Saturday, July 6, 2013

DVD/Blu-ray: OZ THE GREAT & POWERFUL --a first-rate prequel to Dorothy & the gang plus reviews from TrustMovies' grand-kids!

Just as far too many of our cultural guardians, especially here in NYC, were slow, uninformed and/or taste-free regarding mainstream movies such as Cloud AtlasJohn Carter, Sin City and V for Vendetta (while praising inflated, empty crap like Iron Man and The Avengers), so it is with Disney's OZ THE GREAT AND POWERFUL, out now on DVD and Blu-ray.

Neither of my grandchildren had seen this film in theaters, though they have watched the 1939 original, along with the 1978 musical version, The Wiz, numerous times. So I rented it and brought it over for a July 4th, get-out-of-this-awful-humidity, movie afternoon.

I'd never have thought of giving Sam Raimi (at left) the directorial reins here but, surprise, his movie is damned good: gorgeous to look at, filled with eye-popping effects and scenery (in which CGI is used sublimely well) and characters who are all too human, including those witches: That's Michelle Williams as Glinda (just below) and Rachel Weisz (left) and Mila Kunis (right), as the naughty duo, further below.

Yes, Oz the G&P borrows from everything from the original to Broadway's Wicked, but it mixes the merchandise into a well-told tale with eye-popping visuals. Granted, the film is no intellectual stimulant. But, hello: Neither was the original. It offered sweet enchantment, one terrific song, and a couple more good ones. The prequel does pretty much the same thing (without the songs).

Another plus: James Franco (below) does some acting for a change! He's the best here since Rise of the Planet of the Apes and Howl. (He's much better even than in This Is the End, where he must play "himself." And since he has spent so much time trying to cover his own tracks, no wonder his "himself" character is less interesting or "there" than any of his co-stars in this very funny, smart and irreverent movie.)

While nods are made to scarecrow, tin man and lion, the two new characters introduced to play sidekicks to Mr. Franco's Oz are truly inspired, even if they are simply voices (Zach Graff's and Joey King's) put to use on special effects. The good little flying monkey (below, right) and the girl made of porcelain (a truly amazing creation, shown at left, above and below) are charming creatures who entertain and move us every bit as much as did Lahr, Bolger and Haley in the 1939 version. Franco's character, by the way, is actually a very different kind of "Dorothy." But he's Dorothy nonetheless. Sure, he plays the Wizard, but his mission here is pretty much the same as Ms Garland had in the original.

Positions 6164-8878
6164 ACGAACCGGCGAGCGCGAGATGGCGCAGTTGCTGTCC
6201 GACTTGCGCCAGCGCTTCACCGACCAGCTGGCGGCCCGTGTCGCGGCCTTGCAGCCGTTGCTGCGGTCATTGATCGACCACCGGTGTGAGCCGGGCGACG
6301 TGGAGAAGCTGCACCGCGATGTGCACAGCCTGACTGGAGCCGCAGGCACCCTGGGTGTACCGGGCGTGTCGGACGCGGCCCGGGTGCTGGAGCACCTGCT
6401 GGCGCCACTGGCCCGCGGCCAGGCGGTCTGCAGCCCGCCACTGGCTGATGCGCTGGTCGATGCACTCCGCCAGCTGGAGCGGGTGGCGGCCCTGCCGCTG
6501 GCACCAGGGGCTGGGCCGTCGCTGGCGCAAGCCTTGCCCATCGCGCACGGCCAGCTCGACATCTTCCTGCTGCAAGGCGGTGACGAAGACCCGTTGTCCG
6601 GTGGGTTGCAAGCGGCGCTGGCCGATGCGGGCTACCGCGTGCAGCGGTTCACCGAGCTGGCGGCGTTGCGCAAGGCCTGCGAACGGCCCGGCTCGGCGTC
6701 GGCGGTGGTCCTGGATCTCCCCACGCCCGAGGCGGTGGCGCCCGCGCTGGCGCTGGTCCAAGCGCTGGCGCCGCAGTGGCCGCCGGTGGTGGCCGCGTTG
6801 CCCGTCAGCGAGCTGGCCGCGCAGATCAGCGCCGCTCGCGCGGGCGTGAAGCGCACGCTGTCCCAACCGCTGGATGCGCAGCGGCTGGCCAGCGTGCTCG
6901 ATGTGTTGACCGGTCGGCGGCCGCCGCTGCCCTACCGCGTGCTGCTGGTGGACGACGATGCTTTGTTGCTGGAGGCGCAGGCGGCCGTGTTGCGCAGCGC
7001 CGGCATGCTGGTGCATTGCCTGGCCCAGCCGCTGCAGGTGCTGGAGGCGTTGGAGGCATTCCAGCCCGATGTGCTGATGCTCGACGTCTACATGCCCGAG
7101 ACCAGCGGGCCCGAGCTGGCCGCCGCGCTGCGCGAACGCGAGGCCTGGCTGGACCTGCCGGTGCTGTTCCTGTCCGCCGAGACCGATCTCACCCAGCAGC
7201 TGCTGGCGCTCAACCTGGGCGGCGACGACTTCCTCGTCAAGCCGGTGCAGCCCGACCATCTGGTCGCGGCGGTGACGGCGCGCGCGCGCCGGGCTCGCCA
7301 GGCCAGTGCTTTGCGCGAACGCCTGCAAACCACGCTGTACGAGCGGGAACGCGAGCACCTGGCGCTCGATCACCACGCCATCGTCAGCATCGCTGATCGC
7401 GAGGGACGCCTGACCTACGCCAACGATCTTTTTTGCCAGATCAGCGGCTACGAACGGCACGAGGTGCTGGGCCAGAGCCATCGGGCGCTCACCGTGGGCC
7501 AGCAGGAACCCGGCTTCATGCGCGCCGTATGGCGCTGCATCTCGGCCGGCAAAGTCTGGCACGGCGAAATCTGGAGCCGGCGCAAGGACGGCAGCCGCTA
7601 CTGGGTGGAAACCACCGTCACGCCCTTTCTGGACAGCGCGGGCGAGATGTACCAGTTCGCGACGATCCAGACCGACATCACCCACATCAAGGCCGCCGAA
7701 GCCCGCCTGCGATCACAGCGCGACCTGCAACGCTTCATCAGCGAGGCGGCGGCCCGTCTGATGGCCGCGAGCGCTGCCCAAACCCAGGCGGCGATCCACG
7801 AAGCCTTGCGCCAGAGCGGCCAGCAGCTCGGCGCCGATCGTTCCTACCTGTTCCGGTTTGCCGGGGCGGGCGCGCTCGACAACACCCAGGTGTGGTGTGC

Best of all, the movie manages to make a wonderful nod to the magic of motion pictures in its spectacular finale in which early movie technology is used to save the day. This is every bit as lovely and meaningful as anything in Hugo (a movie I thoroughly enjoyed, by the way) -- but it's tossed at us with a hell of a lot more subtlety -- which has, face it, never been a mark of the work of Martin Scorsese.)

So what did my grandchildren think? (Both my daughter and son-in-law loved the movie, too.) The boychik, 5-year-old Ronin (above), found it "good -- and the part I liked best was when the woman turned into the witch." OK...

Marlo (above, on the stairway doing her early-Carmen-Miranda number), the young lady of the house and now 8 years old, loved it, too (that's her mom and my daughter, Laura, above, left). "It was amazing, a little scary, a little sad, very active and very exciting. It was the most amazing movie I have ever seen -- except The Painting." (Smart girl: If you haven't seen The Painting, for art, animation and storytelling's sake, do!)

So inspired by the Oz movie was Marlo, in fact, that she sat right down after the viewing to draw this picture (shown above) of the character played by Mila Kunis before she turns bad.

Oz the Great and Powerful, out now on DVD and Blu-ray (on which it dazzles), is available from Disney, for sale or rental from the usual suspects. (I'm told by my companion that, in 3D, this film looked ever more spectacular.)

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